How was a woman destined to get Alzheimer’s protected by her genes? | Alzheimer's Prevention Registry

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January 22, 2020

How was a woman destined to get Alzheimer’s protected by her genes?

By Alzheimer's Prevention Bulletin

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In the town of Medellin, Colombia, an extended family of more than 6,000 have an extremely high risk of developing Alzheimer’s disease in their mid 40’s due to a rare genetic mutation in the presenilin 1 (PSEN1) gene. So why did one woman with this mutation show no signs of memory loss until her 70’s? It’s a question scientists are now pursuing to see if her experience can help others inflicted by the memory stealing disease.

Many members of the family are currently participating in a groundbreaking clinical trial to test a medication to prevent them from developing the disease that takes their family members by the age of 60. The study is being conducted by physicians and scientists in Colombia and the United States.

“We identified this woman about three years ago,” explained Yakeel T. Quiroz, Ph.D., assistant professor at Harvard Medical School and Massachusetts General Hospital and a clinical scientist in the Colombian study. “She did not begin to develop memory and thinking problems until three decades after we expected. So, we brought her and her family to Boston to try to determine what protected her from Alzheimer’s disease.”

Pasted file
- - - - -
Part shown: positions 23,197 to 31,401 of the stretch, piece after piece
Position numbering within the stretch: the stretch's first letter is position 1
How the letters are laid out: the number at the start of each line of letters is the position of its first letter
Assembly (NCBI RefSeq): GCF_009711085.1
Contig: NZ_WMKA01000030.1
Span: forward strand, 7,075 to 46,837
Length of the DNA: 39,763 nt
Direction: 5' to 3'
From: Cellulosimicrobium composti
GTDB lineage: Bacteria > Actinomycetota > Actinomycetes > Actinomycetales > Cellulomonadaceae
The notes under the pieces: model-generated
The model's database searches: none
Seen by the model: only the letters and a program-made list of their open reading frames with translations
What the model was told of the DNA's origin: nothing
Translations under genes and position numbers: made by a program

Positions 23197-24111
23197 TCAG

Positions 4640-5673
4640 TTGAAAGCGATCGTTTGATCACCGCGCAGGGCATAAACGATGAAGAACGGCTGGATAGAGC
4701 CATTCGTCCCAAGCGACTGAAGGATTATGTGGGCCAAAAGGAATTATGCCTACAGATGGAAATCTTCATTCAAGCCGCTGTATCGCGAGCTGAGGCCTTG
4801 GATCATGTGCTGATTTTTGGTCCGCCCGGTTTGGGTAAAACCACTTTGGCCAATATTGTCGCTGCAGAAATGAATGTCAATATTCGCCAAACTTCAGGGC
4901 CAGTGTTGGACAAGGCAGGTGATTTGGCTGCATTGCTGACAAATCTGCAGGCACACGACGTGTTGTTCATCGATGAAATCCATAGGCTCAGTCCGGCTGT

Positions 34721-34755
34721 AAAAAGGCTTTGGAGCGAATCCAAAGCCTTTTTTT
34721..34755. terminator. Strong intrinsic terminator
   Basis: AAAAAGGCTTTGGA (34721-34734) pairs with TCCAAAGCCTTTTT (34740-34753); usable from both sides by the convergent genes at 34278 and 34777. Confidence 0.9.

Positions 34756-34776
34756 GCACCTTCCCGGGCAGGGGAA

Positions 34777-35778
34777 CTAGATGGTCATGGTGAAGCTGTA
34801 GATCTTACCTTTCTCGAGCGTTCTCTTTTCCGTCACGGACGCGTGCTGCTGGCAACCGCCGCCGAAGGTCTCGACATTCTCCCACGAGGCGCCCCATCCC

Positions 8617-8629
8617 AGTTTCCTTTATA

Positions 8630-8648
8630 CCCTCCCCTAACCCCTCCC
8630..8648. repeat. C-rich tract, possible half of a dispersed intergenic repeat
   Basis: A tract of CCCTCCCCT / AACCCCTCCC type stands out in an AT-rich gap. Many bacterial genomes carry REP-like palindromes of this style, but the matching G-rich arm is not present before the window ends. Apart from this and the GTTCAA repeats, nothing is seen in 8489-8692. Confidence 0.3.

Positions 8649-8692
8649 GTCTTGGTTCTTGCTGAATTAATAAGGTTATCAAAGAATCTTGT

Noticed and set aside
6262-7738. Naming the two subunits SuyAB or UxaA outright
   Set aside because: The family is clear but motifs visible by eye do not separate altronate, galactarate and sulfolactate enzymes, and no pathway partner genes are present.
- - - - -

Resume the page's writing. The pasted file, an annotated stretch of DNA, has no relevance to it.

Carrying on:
The results were startling. The woman carries the PSEN1 genetic mutation shared by this family that destines so many of its members to lose their ability to think and function in middle age. Brain imaging showed significant amounts of amyloid in the brain.  Amyloid is a plaque found in the brains of most people with Alzheimer’s and the focus of many current Alzheimer’s prevention studies.

In this family, amyloid build up is one of the first brain changes, followed by brain shrinkage and the accumulation of a protein called tau. The woman showed very limited atrophy or tau in her brain. She had normal memory and thinking until her 70’s when she began to develop age related memory decline.

“Our significant finding is a different mutation known as Christchurch on the APOE gene, which is associated with risk for Alzheimer’s disease,” said Dr. Quiroz. “This Christchurch mutation appears to block the binding of the gene to certain sugars. For this woman it seemed to have blocked the development of tau pathology and brain atrophy and then slowed down the progression of disease.” Thus, while the woman should have developed Alzheimer’s in her mid-40s, she did not experience memory and thinking problems for three more decades.

Scientists believe this new discovery may change their understanding of Alzheimer’s disease and spur new approaches for treatment. The next step for the scientific team is to test the performance of the Christchurch mutation in the laboratory. They are also searching for other family members who developed memory problems at later stages of life to see if they have been protected by similar genetic factors.

“This new finding gives hope to people who already have brain changes and are beginning to experience memory loss and Alzheimer’s symptoms,” said Dr. Quiroz. “We are very optimistic this could lead to the creation of a treatment that mimics the Christchurch mutation and blocks the development of Alzheimer’s after the brain has begun to change.”

Treatments related to this genetic mutation are several years away, but there are many other clinical trials currently in progress. If you or a family member are interested in participating in a study, check out the current listings on the Alzheimer’s Prevention Registry website.